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20th World Congress on Heart Disease



John A. Elefteriades, M.D.
, Yale University School of Medicine, New Haven, CT, USA


Background: Convincing evidence is accumulating that genetics play an important etiologic role in thoracic aortic aneurysm and dissection (TAAD). Multiple genes have been found to cause syndromic and familial TAAD. The current study evaluates the impact of genetic testing via whole exome sequencing (WES) for a panel of genes associated with TAAD as a clinical test performed at a specialized aortic center.

Methods: WES was offered as an ongoing clinical test to 188 patients (mean age 59.214.8 years, range 13-85, 131 males (69.7%)) with TAAD. Thirty-four patients were declined testing for insurance reasons. DNA was extracted from saliva samples collected in Oragene kits. DNA exonic fragments were sequenced on the Illumina HiSeq platform. The resulting sequence was analyzed for single nucleotide variants and small insertions and deletions differing from the reference genome (Human Genome 19, HG19). To date, genetic results were available for 102 patients (66.2%).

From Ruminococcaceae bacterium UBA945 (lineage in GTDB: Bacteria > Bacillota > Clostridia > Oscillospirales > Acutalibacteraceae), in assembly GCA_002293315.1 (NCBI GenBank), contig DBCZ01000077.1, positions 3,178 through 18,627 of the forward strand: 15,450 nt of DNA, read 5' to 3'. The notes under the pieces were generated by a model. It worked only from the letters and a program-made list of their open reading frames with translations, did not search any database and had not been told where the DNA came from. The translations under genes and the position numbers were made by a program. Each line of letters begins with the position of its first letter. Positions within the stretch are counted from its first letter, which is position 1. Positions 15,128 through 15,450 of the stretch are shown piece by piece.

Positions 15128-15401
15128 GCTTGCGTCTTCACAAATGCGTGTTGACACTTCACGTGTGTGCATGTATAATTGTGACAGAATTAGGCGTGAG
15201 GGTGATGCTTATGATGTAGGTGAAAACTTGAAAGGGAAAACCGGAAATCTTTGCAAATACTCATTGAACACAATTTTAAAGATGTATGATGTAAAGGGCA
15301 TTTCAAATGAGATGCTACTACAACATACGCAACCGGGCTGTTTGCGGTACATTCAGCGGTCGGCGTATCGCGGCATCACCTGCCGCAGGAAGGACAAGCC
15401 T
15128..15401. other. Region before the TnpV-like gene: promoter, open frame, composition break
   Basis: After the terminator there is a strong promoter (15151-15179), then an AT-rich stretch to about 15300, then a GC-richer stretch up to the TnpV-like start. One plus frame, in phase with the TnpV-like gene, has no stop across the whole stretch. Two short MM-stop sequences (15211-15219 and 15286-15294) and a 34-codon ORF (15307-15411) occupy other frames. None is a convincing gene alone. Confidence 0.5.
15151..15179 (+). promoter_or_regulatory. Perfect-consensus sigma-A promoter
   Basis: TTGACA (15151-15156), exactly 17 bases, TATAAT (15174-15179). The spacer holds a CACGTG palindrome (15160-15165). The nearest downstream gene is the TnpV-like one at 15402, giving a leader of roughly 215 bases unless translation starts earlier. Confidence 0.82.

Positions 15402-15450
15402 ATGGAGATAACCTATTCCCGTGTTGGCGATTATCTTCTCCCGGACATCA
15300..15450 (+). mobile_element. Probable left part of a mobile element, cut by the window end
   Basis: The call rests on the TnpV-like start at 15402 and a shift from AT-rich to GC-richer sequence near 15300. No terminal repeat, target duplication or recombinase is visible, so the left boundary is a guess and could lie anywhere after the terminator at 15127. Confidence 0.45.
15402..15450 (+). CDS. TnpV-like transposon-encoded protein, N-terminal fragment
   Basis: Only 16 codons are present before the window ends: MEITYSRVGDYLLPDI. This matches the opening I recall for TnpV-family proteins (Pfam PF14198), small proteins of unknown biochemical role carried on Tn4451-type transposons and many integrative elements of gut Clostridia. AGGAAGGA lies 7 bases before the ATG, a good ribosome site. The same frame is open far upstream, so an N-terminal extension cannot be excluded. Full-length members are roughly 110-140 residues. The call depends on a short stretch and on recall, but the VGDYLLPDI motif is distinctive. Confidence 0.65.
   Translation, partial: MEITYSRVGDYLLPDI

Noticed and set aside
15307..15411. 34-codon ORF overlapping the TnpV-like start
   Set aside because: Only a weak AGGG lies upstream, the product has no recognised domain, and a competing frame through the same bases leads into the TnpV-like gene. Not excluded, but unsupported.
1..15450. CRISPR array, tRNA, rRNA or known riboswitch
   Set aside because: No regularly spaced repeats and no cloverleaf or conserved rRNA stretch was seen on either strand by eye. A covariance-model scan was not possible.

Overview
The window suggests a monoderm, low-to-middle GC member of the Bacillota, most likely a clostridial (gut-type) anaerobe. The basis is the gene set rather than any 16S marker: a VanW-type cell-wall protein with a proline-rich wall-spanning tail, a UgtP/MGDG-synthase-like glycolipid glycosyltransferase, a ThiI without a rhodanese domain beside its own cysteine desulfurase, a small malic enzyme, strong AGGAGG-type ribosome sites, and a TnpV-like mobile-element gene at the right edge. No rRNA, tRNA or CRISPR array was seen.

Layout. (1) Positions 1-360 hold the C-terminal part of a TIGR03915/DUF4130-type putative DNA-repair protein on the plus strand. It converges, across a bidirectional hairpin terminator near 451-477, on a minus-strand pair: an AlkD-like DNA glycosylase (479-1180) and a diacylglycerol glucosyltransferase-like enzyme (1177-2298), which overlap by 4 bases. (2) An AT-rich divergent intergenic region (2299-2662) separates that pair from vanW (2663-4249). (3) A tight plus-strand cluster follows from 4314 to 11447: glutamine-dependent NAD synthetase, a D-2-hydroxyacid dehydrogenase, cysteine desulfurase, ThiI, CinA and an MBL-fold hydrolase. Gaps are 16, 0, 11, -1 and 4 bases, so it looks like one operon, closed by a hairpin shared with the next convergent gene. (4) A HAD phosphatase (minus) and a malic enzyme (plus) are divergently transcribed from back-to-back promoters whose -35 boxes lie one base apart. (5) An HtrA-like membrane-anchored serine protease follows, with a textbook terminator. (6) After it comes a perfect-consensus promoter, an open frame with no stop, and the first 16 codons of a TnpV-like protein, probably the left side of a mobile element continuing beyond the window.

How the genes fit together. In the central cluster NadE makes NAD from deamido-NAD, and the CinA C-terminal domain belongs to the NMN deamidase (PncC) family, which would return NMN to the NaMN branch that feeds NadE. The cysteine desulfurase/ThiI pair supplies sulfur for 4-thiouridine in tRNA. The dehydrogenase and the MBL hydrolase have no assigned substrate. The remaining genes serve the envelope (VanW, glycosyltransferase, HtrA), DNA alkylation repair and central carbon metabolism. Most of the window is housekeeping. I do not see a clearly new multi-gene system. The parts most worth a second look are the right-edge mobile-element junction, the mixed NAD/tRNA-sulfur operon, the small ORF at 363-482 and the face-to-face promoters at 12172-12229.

Results: The panel of tested genes is presented in Figure 1. Three patients (2.9%) had a deleterious mutation identified in the FBN1, COL5A1, and MYLK genes. Twenty patients (19.6%) had suspicious variants of unknown significance (previously unreported) in one or more of these genes: FBN1 (n=5), MYH11 (n=4), ACTA2 (n=2), COL1A1 (n=2), FLNA (n=2), TGFBR1 (n=2), COL3A1 (n=1), COL5A1 (n=1), COL5A2 (n=1), NOTCH1 (n=1), PRKG1 (n= 1), and TGFBR3 (n=1). Identified mutations had implications for clinical management. Seventy-three patients (71.6%) had no medically important genetic alterations.

Conclusion: Routine genetic screening of patients with TAAD provides important information that enables genetically personalized care and permits identification of novel mutations responsible for aortic pathology.



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